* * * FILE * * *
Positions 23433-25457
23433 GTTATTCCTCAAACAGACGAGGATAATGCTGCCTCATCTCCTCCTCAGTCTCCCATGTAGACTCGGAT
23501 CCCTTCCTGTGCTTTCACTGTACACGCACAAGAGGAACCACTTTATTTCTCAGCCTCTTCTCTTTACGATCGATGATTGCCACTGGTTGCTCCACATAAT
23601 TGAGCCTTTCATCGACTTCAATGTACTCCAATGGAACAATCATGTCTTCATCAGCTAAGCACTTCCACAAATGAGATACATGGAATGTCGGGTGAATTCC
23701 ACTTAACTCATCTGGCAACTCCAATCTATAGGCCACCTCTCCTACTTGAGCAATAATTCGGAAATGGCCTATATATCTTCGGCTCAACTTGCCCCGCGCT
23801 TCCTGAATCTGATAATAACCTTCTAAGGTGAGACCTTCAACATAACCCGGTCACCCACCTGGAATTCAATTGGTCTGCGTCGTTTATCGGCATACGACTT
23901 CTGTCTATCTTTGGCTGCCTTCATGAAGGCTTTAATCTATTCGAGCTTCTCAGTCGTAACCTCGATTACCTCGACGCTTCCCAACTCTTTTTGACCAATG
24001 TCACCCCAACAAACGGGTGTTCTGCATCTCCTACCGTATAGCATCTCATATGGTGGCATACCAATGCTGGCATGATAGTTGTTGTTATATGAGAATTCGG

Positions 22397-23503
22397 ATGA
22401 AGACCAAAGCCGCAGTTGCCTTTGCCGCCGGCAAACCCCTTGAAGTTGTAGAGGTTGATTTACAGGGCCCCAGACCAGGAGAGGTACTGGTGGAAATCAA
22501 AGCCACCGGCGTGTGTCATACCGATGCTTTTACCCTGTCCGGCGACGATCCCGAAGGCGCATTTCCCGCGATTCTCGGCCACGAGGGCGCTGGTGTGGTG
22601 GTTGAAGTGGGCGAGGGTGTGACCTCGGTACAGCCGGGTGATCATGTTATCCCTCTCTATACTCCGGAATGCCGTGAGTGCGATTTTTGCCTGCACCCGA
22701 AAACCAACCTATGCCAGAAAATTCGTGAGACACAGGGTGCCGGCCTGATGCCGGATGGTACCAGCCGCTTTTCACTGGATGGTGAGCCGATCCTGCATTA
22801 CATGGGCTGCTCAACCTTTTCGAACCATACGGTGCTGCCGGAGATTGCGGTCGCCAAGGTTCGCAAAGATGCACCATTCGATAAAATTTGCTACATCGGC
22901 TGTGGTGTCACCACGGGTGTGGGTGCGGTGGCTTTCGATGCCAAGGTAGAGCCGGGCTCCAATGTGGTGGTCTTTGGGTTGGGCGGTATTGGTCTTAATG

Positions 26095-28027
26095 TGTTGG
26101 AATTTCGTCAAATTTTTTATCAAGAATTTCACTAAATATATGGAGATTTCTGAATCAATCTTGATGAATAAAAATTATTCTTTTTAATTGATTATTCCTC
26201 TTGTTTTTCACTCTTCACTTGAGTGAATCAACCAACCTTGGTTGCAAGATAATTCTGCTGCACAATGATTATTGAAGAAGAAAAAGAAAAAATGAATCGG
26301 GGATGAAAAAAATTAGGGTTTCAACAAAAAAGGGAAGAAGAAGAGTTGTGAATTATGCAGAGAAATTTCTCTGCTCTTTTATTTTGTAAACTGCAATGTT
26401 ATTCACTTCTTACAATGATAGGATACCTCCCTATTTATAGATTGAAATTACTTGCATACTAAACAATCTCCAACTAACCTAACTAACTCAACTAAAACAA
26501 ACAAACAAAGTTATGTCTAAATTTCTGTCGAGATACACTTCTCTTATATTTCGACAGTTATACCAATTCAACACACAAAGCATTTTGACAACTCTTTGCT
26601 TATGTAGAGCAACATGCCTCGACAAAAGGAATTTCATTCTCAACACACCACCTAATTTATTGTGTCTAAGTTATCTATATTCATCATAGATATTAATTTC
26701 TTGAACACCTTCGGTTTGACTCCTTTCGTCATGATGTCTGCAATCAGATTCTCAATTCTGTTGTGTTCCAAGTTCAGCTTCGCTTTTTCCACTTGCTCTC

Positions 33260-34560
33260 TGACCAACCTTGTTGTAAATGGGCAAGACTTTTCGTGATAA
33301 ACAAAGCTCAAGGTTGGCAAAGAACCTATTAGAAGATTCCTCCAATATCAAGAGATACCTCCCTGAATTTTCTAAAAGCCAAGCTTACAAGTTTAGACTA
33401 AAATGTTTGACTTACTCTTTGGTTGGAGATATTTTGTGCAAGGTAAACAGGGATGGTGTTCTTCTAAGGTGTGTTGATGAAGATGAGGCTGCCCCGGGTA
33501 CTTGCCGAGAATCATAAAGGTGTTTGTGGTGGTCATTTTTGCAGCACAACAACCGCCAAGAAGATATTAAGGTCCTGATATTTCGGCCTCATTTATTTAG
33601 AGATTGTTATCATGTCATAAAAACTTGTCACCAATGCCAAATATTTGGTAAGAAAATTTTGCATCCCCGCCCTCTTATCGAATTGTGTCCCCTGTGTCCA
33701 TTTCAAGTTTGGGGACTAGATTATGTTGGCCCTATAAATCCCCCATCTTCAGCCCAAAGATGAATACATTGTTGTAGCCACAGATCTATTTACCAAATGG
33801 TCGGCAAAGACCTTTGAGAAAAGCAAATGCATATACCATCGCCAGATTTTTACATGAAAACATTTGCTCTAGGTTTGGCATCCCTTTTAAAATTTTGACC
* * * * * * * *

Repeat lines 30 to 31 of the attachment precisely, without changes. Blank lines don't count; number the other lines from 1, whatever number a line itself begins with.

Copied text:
33501 CTTGCCGAGAATCATAAAGGTGTTTGTGGTGGTCATTTTTGCAGCACAACAACCGCCAAGAAGATATTAAGGTCCTGATATTTCGGCCTCATTTATTTAG
33601 AGATTGTTATCATGTCATAAAAACTTGTCACCAATGCCAAATATTTGGTAAGAAAATTTTGCATCCCCGCCCTCTTATCGAATTGTGTCCCCTGTGTCCA